The Down Low on Your Down Below: # 2 - Postpartum Potty Talk!
Who knew when you got pregnant that you'd spend months worrying so much about poop?!
During pregnancy, you're worried about getting constipated, during labour your worried about diarrhea or emptying your bowls in front of your support team and then you're worried about baby poo... did they have their first poop in utero? Are they pooping and peeing enough? Did they poop all the way up their back?!
And then you realize you have to take your first postpartum poop...
Many birthing people find themselves constipated or unable to have a bowel movement right after birth. This can be because the bowels are still adjusting to having been pregnant and going through the process of birth. The digestive system is still slower due to hormones and if you were taking iron supplements or had medications during labour these can also cause some backing up.
But possibly one of the biggest factors is the fear factor, especially if you are at a hospital. There can be a lot of apprehensions about going to the washroom in an unfamiliar and semi-public place - our pelvic floor muscles may get a bit tense and unable to release and most of us have been told it will be painful! Do you have hemorrhoids? Some tearing? Stitches? Did you surgical birth? Do you have swelling and sensitivity?
It doesn't seem to matter what kind of birth you have, the fear factor is real!
Here are a few ideas to help you get you past the first postpartum poops:
• Eat and drink well before during and after birth.
Hydrate! Water keeps things moving and this natural "Labour Aid" drink is good for digestion, relieving stress and relaxing your muscles. There’s even evidence to say that a cup of coffee or tea with caffeine can help get the bowels moving.
Fibre is your friend! Whole grains, nuts and seeds fresh fruits and veggies, and leafy greens are all great ways to keep your bowels happy. Try sprinkling some flax seed on your favourite breakfast oatmeal, some putting greens in your smoothie or throw some avocado on your salad.
•Hot / Cold therapy.
To help with swelling, sensitivity, hemorrhoids (piles) and healing you can make "Padcilces" wear these off and on throughout your first few postpartum days. When it's time to use the loo use a warm wet washcloth as a compress on your anus for a few minutes to help your sphincter muscle release.
Use a peri bottle (perineal irrigation bottle) with warm water and witch hazel - spray continuously as you're voiding (peeing or pooping) to help keep the muscles released and prevent stinging. Then drip-dry and use a hair dryer instead of wiping with toilet paper which can stick and feel uncomfortable (be sure to use a cool setting so you don’t burn yourself). This is a great option for sensitive breasts after a shower too! Alternatively, pat any of your body's sensitive areas with a soft dry washcloth.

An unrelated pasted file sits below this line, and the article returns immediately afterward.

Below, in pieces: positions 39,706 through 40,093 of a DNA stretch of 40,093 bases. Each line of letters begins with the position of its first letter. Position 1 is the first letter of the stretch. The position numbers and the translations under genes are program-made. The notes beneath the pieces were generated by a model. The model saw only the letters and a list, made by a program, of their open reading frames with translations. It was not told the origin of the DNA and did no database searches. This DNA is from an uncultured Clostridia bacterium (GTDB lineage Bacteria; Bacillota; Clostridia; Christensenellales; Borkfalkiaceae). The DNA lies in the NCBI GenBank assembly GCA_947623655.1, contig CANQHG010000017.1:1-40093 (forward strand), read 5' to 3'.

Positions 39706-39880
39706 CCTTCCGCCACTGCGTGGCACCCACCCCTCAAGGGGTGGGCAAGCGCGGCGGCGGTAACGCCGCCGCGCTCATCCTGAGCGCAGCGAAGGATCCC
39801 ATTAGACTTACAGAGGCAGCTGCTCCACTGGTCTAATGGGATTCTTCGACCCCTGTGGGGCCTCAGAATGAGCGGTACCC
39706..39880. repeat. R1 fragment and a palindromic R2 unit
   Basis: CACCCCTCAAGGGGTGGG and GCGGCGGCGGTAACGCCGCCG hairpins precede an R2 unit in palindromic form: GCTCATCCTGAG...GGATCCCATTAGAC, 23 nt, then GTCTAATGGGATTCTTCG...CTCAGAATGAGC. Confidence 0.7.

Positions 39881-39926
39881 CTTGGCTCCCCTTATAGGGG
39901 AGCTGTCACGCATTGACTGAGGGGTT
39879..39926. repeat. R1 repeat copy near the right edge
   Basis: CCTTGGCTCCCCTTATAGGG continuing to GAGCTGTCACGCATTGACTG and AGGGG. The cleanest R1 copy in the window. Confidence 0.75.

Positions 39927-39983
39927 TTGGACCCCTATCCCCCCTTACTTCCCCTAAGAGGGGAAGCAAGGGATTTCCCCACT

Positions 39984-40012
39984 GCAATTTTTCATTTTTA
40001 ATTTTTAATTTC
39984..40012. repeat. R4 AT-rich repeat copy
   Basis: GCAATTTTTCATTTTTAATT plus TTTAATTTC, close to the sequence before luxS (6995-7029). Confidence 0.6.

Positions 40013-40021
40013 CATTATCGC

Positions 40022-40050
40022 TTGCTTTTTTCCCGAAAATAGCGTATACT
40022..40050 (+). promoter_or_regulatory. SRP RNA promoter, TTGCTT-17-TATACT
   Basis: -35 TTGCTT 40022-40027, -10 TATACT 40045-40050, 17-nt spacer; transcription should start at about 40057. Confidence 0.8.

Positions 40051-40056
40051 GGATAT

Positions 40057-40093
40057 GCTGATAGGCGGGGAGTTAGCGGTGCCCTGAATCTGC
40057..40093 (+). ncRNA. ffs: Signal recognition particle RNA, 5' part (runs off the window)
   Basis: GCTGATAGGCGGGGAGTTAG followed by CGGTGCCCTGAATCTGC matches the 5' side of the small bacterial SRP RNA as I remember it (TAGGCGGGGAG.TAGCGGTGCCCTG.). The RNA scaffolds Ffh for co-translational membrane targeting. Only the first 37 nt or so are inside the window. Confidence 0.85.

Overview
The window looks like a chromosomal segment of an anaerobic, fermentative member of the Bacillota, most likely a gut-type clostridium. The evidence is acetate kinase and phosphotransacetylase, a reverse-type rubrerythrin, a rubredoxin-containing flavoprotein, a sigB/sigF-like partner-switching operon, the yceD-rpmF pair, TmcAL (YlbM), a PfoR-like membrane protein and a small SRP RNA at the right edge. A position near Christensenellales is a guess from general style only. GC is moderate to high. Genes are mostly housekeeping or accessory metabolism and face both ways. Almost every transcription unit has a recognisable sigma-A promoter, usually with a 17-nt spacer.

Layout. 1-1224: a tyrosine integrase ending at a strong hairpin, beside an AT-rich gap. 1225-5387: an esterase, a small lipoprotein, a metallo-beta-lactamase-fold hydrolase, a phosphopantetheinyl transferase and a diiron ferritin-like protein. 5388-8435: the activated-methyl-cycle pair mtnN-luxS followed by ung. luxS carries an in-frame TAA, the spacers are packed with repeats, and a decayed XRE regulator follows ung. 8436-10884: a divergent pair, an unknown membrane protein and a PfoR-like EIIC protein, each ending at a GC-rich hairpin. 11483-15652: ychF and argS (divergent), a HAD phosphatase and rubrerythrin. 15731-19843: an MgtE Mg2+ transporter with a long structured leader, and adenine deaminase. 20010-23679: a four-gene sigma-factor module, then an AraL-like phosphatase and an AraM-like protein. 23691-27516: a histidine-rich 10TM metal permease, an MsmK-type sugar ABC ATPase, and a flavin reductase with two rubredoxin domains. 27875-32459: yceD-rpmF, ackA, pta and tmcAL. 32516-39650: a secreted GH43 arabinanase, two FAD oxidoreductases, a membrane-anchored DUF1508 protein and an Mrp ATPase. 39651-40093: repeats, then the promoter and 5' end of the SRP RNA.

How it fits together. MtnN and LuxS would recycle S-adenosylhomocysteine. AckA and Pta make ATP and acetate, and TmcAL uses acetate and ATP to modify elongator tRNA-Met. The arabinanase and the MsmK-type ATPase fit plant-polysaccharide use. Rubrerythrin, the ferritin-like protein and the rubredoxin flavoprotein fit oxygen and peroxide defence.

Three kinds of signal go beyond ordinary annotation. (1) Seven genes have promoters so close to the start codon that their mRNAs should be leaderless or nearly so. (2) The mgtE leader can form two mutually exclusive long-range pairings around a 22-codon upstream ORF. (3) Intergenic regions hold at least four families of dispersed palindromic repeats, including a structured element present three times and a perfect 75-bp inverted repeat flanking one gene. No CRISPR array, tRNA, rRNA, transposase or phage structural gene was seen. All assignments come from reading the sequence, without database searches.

• Use Coconut oil, a Perineal Spray and soak in a Sitz Baths.
Some TLC for your nether region! It can be as simple as oiling up the area with coconut oil or spraying a pre-made perineal spray (with healing herbs and oils) or soaking in a sitz bath to promote healing and muscle release.
• Assume the (squatting) position.
Try using a Squatty-Potty, small stool or even a few books under each foot to elevate your feet so that your knees are above your hips. Similar to pushing out a baby, a squatting position instinctively releases the sphincter muscles of your pelvic floor allowing for expulsion. A slight tip forward helps and if you sit up tall and twist your torso to the right a few times you can encourage things along in your bowels.
• Breathe, Relax & try not to strain.
Learn to breathe well to keep your pelvic floor functioning optimally which will help with the instinctual emptying of the bowels and bladder. When on the toilet, focus on getting some slow, deep inhales- imagine your bottom blooming like a flower (I know, I know, but it works!) Get a tutorial on breathing and a few postpartum exercise tips here.
Do your best relax and unclench your jaw- when we hold tension in our face, neck, and shoulders our pelvic floor will also respond by tightening up. It's a little like birthing your (much smaller) baby all over again - you've got this!
And possibly the trickiest part is to try not to strain. You can use that padcicle or the warm wet wash cloth again from our second tip as counter pressure on the perineum and vulva or you can hold a small pillow or folded towel on your low abdomen if you’ve had a cesarean birth.
Using any or all of these tips may help ease your way into your postpartum poops, and to be completely cliche, know that this too shall pass! Before you know it all you’ll talk about is baby poo!
Ruth has enjoyed watching many bodies change, stay functional and become powerful humans. Education is at the centre of her approach, believing that knowledge is power and that informing our minds and bodies will help build an extraordinary life experience. Creative by nature and armed with an excellent knowledge of functional anatomy and physiology of pregnancy & birth, Ruth loves working with all sorts of bellies, babies and bodies!